Really savvy travel shoppers can fly for less than $10 on budget airlines: No. Never. Only when pigs fly. Yes, there are occasions when various low-cost carriers advertise $9 fare sales, especially in Europe. I was in London last year when Ryanair did this (tickets were 9 pounds, in that case), and the British press slaughtered the event with great glee, booking theoretical tickets all around Europe that, when you added in the fees, taxes, surcharges and other extras, often came to a minimum of 100 pounds round-trip.
Some budget airlines have pushed the fee frenzy to the point that they charge for making the purchase, a deviously bizarre tactic if ever there was one: Yes, the fare may be $9 one way, but you have to pay an extra $10 fee to buy that $9 fare. In other words, you have to pay to pay.
You must have an International Drivers Permit to drive overseas: My American license has been sufficient in Germany, Finland, Sweden and the U.K. Generally speaking, visitors to most developed countries may drive with a legal license from their home country, as long as they are there for less than six months (in Great Britain, less than a year). However, it’s a really good idea to just pay the $10 that AAA charges for an IDP — it’s an extra layer of documentation that can allay the suspicions of the local traffic officer in Krakow who believes you were driving 20 kilometers over the speed limit.
The best time to buy travel is about six weeks before you go: The worldwide travel slump has thrown all such generalities out the window. Airplane seats, rental cars, hotel rooms and other travel items such as tours are commodities — especially now that billions of people worldwide can buy anything online — and commodity prices fluctuate in ways that even Einstein wouldn’t be able to predict.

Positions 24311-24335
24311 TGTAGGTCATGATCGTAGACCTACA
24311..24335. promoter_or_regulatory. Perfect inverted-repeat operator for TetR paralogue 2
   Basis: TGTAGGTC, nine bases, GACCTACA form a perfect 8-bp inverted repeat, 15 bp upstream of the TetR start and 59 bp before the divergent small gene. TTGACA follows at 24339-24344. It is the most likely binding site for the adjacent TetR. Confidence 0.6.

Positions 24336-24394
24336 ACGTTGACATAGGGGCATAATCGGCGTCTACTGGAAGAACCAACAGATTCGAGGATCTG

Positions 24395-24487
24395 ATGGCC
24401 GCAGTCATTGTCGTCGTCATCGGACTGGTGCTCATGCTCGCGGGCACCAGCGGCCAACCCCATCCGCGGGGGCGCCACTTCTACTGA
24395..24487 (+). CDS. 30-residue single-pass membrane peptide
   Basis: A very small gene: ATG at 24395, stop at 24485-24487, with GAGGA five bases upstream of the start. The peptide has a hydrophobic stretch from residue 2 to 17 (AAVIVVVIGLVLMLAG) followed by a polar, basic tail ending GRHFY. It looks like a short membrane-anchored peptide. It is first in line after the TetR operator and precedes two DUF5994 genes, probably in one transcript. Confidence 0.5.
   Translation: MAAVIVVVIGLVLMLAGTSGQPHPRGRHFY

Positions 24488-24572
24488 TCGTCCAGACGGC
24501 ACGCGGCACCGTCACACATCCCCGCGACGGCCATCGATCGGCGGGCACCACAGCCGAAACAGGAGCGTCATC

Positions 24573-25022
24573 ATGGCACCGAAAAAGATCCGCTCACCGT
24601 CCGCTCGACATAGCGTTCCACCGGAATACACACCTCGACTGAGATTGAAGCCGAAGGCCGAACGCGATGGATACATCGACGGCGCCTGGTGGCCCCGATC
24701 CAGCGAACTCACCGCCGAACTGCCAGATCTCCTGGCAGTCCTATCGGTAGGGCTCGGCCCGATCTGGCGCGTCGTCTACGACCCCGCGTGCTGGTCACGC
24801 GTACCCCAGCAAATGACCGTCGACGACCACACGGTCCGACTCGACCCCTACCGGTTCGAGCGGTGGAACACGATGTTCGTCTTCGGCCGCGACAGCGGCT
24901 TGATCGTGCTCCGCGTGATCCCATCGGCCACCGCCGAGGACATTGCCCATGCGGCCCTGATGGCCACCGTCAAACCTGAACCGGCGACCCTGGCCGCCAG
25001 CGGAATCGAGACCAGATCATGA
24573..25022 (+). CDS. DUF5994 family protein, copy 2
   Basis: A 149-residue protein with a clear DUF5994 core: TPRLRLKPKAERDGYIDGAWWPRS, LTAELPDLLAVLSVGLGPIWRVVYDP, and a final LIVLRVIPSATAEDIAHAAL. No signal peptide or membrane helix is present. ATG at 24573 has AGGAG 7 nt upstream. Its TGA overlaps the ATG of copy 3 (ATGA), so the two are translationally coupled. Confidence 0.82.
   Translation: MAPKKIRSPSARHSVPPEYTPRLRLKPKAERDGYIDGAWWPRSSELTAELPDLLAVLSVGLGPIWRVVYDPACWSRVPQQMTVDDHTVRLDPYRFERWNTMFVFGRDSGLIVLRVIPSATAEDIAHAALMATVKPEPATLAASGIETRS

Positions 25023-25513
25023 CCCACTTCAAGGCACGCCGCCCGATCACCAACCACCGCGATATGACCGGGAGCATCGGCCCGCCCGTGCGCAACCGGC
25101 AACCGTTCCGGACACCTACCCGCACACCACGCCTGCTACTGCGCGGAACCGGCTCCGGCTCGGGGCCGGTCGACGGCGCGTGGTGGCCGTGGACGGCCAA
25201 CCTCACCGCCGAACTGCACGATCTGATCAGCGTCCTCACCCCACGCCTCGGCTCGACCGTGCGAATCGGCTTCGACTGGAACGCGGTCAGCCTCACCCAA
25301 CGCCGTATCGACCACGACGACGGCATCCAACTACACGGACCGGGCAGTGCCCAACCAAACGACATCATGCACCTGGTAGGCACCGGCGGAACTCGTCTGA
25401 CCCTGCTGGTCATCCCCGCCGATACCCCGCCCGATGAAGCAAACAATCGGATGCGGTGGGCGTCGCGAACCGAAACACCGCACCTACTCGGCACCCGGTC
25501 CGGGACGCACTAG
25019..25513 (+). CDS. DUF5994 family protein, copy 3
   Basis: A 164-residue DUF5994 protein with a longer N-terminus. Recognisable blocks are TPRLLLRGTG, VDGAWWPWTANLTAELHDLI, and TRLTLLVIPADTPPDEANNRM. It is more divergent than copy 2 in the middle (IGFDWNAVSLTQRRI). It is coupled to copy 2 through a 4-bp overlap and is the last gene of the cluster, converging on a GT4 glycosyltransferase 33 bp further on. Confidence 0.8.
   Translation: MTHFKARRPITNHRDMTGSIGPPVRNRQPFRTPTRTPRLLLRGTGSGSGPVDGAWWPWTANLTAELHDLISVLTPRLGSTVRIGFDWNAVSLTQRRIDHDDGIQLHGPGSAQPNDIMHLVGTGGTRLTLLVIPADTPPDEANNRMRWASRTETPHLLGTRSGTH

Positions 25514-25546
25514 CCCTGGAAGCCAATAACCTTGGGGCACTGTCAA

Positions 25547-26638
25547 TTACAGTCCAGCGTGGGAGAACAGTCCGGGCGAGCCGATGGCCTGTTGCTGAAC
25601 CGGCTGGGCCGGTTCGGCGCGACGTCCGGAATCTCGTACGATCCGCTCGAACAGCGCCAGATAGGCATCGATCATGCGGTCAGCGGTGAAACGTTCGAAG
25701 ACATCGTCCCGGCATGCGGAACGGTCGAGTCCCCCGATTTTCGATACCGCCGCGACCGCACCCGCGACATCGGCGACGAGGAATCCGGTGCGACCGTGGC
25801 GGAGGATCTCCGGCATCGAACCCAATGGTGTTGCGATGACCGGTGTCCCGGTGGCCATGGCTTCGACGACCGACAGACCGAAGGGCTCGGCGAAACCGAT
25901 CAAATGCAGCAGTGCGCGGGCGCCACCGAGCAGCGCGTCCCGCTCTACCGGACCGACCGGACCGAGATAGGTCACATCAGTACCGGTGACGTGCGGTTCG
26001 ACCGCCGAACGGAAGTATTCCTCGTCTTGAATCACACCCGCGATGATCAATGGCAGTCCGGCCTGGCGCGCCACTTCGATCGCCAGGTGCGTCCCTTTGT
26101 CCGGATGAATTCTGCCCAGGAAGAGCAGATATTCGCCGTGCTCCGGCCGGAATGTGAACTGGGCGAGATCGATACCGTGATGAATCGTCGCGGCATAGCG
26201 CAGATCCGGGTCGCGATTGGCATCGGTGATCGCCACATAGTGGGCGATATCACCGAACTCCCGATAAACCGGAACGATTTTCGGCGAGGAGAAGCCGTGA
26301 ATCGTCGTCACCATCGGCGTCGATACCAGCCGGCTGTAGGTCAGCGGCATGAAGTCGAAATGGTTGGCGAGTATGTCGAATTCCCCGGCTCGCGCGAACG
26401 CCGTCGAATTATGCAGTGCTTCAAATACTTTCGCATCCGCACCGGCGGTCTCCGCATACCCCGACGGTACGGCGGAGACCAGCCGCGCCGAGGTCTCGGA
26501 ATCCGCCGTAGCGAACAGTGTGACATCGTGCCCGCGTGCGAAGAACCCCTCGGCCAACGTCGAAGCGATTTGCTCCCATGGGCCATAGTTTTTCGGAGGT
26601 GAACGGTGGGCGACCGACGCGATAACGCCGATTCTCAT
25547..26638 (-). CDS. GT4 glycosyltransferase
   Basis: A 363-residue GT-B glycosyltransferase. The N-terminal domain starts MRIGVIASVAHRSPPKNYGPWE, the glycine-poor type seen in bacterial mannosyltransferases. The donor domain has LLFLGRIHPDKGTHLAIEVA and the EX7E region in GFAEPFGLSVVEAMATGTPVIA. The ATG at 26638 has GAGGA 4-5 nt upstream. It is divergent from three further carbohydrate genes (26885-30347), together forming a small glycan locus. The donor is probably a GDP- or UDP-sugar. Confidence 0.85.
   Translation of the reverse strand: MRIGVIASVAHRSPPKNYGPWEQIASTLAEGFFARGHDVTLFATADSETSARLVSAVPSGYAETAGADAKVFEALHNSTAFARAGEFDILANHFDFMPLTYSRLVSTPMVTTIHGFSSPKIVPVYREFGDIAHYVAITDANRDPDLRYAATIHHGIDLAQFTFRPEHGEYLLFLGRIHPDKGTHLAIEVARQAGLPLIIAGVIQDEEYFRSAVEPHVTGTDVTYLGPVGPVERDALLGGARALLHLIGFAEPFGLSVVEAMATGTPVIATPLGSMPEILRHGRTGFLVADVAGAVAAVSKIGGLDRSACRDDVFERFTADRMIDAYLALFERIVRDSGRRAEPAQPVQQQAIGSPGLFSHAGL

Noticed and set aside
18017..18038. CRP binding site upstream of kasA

Last January, for instance, you could have booked six months ahead for a 21-day South American journey or a 10-day Mediterranean cruise at unheard-of prices, sometimes $50/night. On the other hand, for the past six months I’ve consistently found the best rental-car prices by booking less than a week in advance; often, the same has held true for hotel rooms. It all depends on where you want to go, in what season and for how long. If continually saving money is your goal, continually tracking prices is the best strategy. You’ll learn how the particular market operates, and you’ll learn to recognize great prices when they pop up.
Now that I’ve debunked all these myths, get out there and start compiling your own catalog of things you thought you knew about travel that simply aren’t true. You’ll be a wiser and better citizen of the world for doing so.